By: Dick Hodgetts: columnist
Peyson Moss will make you uncomfortable when you hear him play the piano in church. He puts so much energy and joy into his playing, it can be contagious. However, there is a certain reverence that has been instilled in many of us Southerners regarding music we hear at religious services. What happens is that he plays with so much inspiration, that at the end you want to applaud, or even shout!! You ask yourself: “is it okay to sound off about what we just heard?” No one tells you what is acceptable-it’s never stated in the bulletin. I’ve checked. So you sit there, just wanting to emote, and wondering if you are in a Presbyterian Church might they yank your membership if you are too demonstrative. I just squirm and wonder if I heard this in Jeff Davis’ Church, I bet I could let out a bit of encouragement!!! Peyson will do that to you. It’s magical to hear what that young man can do with a piano. Just simply magical.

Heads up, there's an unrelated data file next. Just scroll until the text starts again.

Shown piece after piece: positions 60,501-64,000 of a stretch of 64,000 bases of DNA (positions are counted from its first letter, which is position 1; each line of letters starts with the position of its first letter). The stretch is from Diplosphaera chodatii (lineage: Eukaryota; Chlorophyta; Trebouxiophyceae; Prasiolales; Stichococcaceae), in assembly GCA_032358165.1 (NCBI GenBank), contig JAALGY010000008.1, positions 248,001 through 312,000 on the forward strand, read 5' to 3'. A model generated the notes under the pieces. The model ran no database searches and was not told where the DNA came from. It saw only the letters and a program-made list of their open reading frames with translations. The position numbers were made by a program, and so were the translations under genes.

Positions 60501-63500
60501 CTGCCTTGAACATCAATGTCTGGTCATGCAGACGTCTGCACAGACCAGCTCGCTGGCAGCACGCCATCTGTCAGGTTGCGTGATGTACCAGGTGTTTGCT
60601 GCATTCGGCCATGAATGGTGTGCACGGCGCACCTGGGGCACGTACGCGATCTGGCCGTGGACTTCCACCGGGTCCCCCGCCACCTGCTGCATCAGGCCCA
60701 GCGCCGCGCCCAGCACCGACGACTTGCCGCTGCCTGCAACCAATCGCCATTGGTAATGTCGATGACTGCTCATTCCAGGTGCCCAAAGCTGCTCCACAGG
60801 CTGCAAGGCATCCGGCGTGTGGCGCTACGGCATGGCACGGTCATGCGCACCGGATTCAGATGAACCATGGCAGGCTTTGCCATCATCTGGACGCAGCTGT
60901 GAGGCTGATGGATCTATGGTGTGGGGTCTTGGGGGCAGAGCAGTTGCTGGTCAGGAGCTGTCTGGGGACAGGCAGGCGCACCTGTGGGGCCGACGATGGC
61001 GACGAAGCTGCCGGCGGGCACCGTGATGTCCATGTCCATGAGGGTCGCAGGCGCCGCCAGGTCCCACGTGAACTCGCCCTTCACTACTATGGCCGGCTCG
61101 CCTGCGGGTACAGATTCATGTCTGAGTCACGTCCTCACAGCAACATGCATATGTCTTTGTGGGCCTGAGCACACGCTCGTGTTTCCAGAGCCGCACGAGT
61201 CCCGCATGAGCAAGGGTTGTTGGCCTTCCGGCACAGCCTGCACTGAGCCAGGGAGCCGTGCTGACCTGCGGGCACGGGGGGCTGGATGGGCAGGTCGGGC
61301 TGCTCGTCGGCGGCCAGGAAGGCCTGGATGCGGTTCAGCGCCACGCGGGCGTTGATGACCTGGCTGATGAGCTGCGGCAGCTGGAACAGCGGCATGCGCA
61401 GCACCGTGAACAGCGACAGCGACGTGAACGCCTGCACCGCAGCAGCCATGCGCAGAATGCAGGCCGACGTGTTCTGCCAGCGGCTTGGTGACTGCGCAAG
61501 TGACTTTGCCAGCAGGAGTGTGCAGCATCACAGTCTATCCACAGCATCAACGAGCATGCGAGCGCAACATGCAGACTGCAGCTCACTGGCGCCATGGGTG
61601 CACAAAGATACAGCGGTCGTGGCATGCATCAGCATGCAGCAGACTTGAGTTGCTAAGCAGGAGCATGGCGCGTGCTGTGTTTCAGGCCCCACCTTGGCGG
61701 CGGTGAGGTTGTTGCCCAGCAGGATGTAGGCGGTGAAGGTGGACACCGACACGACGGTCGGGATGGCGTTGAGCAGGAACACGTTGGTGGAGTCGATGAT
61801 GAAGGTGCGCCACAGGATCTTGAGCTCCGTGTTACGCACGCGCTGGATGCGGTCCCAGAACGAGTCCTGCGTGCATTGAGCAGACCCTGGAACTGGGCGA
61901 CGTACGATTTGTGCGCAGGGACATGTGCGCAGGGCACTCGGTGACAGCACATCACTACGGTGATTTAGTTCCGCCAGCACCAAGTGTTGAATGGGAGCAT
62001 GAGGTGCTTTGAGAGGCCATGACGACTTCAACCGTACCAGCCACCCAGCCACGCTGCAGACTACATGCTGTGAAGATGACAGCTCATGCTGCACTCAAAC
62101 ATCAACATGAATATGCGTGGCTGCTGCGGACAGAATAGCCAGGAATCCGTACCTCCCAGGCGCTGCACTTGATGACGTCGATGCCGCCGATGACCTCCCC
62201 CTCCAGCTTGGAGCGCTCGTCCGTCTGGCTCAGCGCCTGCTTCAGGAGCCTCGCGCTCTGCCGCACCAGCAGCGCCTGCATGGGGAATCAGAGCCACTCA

When I hear a pianist play with many times the energy and emotion that I am used to, the inclination is to either applaud or wish that at that moment I was at an AME Church where they are way ahead of us in expressing the joy they feel. Peyson needs to play for us and also in venues where emotions are not so restrained. Not going to happen at my beloved Presbyterian Church. We are as uptight as the human condition allows. It’s in our DNA.
By: George Warren
Let’s talk about CFIUS (pronounced sifius). No, it is not a sexually transmitted disease. It is a committee that is supposed to protect your national interests---The Committee on Foreign Investment in the United States. Chaired by the Secretary of the Treasury, it includes members from Defense, State, Commerce and Homeland Security. Started by President Ford, its objective is to approve or disapprove the acquisition of US companies by foreigners. Companies proposing to be acquired by foreigners are supposed to voluntarily notify CFIUS, but CFIUS has the power to review any of which they become aware. The problem is, they have not seen many foreign acquisitions which they did not like.